I went to a total of 6-8 therapists immediately after my suicide attempt. Here’s the thing that not many people know about therapy in India — there are very few qualified therapists in India who know what they’re doing and actually understands what therapy is.

The problem is worsened by this vision of therapy we seem to have in our heads — therapy is not supposed to “fix us”. Therapy is employing one with the tools to help themselves – and this comes from speaking to someone with a degree from Harvard.

So therapy can just give you a little direction, maybe some insight and a little push, but the real self-discovery is still going to have to be done by you.

That being said, it is difficult to find a good therapist in India – people who know what it is to be someone from our generation. There’s this disconnect from issues that are inherently new to our generation.

Everything I did to get better was done by me – and no one else

The only good thing about the people I went to was my diagnosis as an alcoholic – thus identification of the problem. I then devised ways to be better.

How? Well, it started with making a choice. I asked myself: Is this how I saw myself five years down the line? Is this what I was meant to do? I sat down and made the choice to accept reality and embrace change so I could move forward.

Next, I separated myself from people who furthered my addiction. Months after my suicide attempt, I cut myself from every single person who only wanted me to be “fun”. No more fitting in. No more lack of belonging. It’s better to be alone than be in the company of people who don’t get you.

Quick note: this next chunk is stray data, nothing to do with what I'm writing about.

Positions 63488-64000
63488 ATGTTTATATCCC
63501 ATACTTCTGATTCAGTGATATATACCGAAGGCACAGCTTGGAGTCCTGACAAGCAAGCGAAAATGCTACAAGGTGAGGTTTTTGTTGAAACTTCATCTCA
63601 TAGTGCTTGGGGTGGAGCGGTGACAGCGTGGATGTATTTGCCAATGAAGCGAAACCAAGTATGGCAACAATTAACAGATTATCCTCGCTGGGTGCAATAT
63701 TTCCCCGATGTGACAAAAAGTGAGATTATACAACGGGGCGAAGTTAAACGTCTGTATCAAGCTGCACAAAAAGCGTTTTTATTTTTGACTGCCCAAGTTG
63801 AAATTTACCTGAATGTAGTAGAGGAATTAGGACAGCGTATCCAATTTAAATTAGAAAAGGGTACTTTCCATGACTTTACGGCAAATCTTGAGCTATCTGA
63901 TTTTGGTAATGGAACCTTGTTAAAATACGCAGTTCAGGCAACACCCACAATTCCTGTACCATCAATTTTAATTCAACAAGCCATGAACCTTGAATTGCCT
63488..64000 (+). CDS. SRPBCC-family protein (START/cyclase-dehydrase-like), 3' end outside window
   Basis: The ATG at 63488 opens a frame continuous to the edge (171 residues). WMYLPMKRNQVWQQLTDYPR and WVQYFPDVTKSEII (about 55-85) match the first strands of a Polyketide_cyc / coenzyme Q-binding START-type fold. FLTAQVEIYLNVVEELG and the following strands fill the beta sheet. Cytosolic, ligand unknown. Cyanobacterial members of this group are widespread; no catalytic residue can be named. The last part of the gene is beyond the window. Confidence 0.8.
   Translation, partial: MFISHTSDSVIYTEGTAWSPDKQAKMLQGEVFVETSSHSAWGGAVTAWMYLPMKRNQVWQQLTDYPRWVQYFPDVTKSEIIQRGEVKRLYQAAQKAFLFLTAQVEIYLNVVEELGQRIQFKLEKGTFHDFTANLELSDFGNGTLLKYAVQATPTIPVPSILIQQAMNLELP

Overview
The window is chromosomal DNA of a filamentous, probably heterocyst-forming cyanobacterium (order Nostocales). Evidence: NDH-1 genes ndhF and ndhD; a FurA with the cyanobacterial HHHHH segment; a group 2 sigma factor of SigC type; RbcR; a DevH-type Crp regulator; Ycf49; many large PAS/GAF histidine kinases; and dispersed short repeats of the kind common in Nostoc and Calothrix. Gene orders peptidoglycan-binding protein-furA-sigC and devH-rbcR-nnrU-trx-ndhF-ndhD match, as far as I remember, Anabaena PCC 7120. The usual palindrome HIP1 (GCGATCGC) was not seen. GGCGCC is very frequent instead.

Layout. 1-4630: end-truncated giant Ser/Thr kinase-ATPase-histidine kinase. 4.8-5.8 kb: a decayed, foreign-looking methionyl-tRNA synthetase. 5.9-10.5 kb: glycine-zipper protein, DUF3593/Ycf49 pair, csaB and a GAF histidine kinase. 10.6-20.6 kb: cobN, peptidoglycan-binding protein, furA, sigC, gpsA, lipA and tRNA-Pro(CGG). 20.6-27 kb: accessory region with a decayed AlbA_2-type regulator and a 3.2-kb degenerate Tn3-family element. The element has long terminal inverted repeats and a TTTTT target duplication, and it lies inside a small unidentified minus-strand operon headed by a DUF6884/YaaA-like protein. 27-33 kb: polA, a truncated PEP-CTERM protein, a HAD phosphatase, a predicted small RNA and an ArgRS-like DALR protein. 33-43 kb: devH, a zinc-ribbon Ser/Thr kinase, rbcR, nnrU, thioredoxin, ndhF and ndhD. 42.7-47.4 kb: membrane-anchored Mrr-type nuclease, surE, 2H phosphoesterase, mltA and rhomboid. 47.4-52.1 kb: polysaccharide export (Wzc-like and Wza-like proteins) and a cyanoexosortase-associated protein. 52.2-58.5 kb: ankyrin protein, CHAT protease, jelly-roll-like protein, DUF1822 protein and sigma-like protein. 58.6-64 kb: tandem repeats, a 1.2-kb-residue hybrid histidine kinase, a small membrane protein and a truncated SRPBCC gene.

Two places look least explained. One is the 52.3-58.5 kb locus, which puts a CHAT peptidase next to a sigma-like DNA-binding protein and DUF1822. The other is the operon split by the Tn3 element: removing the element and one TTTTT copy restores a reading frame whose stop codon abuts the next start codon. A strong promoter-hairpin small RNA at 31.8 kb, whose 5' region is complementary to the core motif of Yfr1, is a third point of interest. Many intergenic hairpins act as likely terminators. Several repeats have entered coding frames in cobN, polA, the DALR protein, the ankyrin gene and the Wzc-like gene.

Third, I surrounded myself with people who picked me up when I fell off the wagon. These people constantly looked out for me by telling me to stop, even nagging and fighting me just so I didn’t give in. This is easier said than done, but there are people like this. Friend. Family. Anyone. Find them. Talk to them. Find your support system.

Lastly, I told the people in my life about my journey. I shared what bothered me, moved me, and made me happy or sad. Give wings to what you feel, what you believe in. Not everyone will accept you, but, knowing the people who don’t want to stand with you is better than having people who just want the fun, drunk you.

Today, I drink in moderation.

If I drink today, I won’t drink for weeks or months. Everyone around me knows about my past and if I tell them I don’t want to drink, they respect that and don’t push me. I have reached this stage only because I now know what moderation is and have invested in real friends. I have realized that life does not have to be a hazy reality.